Berenike (Egypte) : Archaeologists Find Rare Pet Cemetery

Kristina Killgrove

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Berenike catsCat skeletons from Roman-era Berenike, Egypt.

At the site of Berenike on the Red Sea coast of southern Egypt, archaeologists discovered the burials of nearly 100 complete animal skeletons dating to about 75-150 AD, making it one of the earliest known pet cemeteries.

Animal burials are quite common in Egypt, from the pre-Dynastic through Roman times, although archaeologists usually see mummified creatures. Excavations at Berenike, however, which have been underway for more than two decades and led by Steven Sidebotham(University of Delaware), uncovered a burial ground that was located just outside of town.

Investigation of the animal skeletons was performed by Marta Osypińska (Polish Academy of Sciences) and reported recently in the journal Antiquity. Osypińska found a few animals with artifacts: two young cats each had an ostrich eggshell bead near their neck, and three cats and a monkey were buried with what appear to be iron collars.

Urn cambridge org id binary alt 20161202065009 26980 optimisedimage s0003598x16001812 fig2gSmall animal burials in excavated trenches at Berenike (c. 2nd c AD)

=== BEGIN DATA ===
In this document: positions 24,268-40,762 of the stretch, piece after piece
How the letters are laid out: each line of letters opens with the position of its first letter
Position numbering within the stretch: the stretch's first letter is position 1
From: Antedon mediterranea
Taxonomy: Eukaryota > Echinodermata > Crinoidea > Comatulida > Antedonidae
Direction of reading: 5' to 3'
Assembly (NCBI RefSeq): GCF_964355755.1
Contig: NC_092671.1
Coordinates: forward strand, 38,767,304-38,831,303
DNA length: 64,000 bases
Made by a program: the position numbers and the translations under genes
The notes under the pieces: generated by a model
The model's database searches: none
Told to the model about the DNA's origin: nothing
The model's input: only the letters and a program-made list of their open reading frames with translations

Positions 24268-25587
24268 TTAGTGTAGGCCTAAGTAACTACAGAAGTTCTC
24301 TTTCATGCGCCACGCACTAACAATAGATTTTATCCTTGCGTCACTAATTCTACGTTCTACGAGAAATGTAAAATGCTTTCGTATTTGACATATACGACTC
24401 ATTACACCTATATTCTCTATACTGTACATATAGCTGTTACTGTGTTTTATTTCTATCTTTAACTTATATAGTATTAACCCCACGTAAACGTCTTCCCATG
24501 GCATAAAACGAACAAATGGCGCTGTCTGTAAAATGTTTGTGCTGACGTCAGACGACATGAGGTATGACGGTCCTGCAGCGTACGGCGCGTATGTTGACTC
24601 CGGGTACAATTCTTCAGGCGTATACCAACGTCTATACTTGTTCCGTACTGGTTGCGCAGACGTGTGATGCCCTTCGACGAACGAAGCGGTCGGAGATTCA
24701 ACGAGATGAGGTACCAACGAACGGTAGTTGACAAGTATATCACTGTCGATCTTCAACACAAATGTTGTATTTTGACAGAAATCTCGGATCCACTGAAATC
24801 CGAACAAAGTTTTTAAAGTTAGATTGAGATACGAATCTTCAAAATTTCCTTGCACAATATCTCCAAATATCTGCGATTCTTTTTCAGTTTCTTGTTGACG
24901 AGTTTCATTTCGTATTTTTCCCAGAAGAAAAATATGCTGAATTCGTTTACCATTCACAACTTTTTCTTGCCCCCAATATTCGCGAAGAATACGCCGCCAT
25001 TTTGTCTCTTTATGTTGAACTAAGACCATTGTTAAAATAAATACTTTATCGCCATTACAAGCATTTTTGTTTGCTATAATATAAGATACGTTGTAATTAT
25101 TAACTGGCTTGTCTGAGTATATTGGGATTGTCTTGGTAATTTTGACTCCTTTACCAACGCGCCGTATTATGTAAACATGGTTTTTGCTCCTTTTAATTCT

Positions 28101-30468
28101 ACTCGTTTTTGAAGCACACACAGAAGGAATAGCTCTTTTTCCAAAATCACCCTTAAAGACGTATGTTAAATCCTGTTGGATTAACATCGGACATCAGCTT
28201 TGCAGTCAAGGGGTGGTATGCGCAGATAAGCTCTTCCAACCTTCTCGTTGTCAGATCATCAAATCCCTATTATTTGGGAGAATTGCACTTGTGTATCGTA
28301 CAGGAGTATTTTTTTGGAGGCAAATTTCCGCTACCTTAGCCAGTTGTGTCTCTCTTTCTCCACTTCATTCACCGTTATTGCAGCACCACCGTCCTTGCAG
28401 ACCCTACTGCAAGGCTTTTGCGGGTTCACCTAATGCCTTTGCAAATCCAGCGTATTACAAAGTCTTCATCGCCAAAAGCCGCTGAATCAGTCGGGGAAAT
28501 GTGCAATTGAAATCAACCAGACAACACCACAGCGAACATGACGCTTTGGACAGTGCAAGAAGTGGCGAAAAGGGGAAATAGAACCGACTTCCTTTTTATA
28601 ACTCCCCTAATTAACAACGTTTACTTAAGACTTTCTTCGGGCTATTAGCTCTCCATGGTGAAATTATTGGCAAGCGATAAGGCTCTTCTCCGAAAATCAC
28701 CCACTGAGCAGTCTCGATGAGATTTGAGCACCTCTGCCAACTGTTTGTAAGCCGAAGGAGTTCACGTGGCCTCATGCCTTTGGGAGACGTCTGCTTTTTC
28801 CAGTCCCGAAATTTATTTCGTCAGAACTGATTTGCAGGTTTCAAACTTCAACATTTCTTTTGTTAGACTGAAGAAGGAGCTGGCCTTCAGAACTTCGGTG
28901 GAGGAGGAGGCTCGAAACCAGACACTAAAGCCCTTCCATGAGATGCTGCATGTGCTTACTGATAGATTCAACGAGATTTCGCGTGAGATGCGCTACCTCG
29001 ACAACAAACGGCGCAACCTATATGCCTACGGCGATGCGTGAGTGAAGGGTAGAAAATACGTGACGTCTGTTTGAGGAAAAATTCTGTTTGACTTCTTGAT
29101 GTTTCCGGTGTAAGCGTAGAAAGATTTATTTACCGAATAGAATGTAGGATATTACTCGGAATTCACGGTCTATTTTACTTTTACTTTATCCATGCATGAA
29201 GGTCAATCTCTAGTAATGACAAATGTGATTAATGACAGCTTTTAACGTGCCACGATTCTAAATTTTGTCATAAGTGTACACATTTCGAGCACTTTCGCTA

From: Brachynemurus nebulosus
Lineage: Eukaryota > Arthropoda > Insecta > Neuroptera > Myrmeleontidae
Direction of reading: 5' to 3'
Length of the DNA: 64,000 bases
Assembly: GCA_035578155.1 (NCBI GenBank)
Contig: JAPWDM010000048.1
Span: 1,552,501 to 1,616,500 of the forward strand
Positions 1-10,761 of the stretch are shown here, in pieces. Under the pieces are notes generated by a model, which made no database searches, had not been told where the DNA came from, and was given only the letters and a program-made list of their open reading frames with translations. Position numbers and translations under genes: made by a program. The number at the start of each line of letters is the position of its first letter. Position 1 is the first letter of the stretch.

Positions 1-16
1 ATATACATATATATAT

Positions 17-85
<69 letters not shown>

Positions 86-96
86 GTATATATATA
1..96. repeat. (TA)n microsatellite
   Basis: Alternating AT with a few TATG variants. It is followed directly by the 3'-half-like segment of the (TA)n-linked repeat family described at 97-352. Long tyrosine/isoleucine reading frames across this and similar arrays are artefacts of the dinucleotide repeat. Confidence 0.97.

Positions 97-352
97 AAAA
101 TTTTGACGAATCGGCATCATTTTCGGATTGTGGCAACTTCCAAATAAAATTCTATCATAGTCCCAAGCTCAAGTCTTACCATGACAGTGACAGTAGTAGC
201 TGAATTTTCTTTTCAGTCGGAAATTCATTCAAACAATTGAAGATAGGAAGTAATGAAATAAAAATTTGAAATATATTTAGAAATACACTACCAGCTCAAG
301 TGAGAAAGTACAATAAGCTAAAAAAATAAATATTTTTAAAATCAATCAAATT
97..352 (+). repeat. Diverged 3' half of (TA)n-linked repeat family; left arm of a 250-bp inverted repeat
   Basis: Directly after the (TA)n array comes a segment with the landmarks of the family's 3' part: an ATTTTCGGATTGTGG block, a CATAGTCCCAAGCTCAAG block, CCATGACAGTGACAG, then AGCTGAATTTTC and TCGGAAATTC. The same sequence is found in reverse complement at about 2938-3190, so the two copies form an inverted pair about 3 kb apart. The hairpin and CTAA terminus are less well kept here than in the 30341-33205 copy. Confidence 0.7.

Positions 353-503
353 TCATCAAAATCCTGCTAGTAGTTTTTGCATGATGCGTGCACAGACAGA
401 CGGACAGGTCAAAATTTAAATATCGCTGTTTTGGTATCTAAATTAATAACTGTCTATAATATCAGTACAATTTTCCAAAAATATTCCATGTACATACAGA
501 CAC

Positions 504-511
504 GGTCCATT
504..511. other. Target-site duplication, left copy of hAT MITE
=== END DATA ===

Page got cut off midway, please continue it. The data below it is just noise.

Although a few dogs and monkeys were found at Berenike, the majority of the skeletons are of domesticated cats. As Egypt was one of the locations of the earliest cat domestication, this cemetery is an important find and sheds light on humans' relationship with animals.

Osypińska concludes that these animals were all likely pets due to the lack of disease and the lack of evidence of intentional killing. "On the basis of this type of burial, the absence of mummification, the diverse species list, and the absence of human inhumations," she writes, "it is suggested that the Berenike cemetery [...] should be interpreted as a cemetery of house pets rather than deposits related to sacred or magical rites."

The Berenike cemetery appears to be unique, as cat burials are found far less often than cat mummification, which is an ancient Egyptian practice that centers on religious offerings. Cat burials are also found less often than dog burials, a Roman practice that appears to reflect the dog's role as a pet or companion. Osypińska suggests that the high percentage of cat burials may therefore reflect the multicultural nature of the Berenike community and offer a new approach to the consideration of pets.

Although Berenike was a military port-town, it was not located close to any major city, and life on this frontier was likely harsh. The presence of animal companions may very well have alleviated some of the residents' stress and made their days more interesting, in much the same way as our animal friends still do today.